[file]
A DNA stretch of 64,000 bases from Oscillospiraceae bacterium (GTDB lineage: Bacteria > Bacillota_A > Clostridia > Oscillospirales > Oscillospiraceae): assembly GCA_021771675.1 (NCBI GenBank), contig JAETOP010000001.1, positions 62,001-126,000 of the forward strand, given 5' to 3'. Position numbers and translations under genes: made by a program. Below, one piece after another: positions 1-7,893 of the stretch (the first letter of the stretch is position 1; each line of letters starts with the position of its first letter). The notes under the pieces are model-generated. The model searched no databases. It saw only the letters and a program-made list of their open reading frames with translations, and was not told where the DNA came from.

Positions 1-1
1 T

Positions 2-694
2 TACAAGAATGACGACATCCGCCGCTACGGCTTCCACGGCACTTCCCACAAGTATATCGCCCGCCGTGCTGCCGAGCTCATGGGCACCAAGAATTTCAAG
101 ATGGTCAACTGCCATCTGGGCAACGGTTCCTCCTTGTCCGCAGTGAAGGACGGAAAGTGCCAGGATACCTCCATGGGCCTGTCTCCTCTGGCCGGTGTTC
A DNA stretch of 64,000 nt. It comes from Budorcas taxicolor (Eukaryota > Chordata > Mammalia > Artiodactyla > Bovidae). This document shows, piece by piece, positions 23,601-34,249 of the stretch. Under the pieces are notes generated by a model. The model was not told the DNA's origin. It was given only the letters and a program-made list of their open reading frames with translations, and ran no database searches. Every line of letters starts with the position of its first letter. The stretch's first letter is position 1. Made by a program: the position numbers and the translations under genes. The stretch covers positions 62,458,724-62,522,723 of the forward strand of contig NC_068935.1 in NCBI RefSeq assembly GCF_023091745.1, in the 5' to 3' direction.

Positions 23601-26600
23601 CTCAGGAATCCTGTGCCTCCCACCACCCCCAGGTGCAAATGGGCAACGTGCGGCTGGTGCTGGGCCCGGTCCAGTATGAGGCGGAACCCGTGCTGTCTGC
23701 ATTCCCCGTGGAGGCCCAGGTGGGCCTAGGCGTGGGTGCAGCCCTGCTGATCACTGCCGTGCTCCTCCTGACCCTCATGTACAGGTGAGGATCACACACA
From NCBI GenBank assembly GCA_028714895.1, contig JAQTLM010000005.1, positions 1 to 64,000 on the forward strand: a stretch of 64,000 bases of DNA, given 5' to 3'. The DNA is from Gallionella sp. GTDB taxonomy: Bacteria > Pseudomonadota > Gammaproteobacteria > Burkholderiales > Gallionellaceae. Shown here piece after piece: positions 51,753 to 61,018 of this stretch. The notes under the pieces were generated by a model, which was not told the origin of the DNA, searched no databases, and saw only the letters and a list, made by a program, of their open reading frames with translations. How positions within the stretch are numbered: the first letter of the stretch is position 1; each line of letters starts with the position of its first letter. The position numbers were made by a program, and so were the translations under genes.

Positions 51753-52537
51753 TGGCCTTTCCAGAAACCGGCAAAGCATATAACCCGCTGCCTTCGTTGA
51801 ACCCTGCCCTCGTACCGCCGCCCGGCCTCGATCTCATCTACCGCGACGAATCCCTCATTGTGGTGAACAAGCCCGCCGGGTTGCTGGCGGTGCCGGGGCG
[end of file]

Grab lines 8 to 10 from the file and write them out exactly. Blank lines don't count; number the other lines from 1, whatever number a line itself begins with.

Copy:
Positions 23601-26600
23601 CTCAGGAATCCTGTGCCTCCCACCACCCCCAGGTGCAAATGGGCAACGTGCGGCTGGTGCTGGGCCCGGTCCAGTATGAGGCGGAACCCGTGCTGTCTGC
23701 ATTCCCCGTGGAGGCCCAGGTGGGCCTAGGCGTGGGTGCAGCCCTGCTGATCACTGCCGTGCTCCTCCTGACCCTCATGTACAGGTGAGGATCACACACA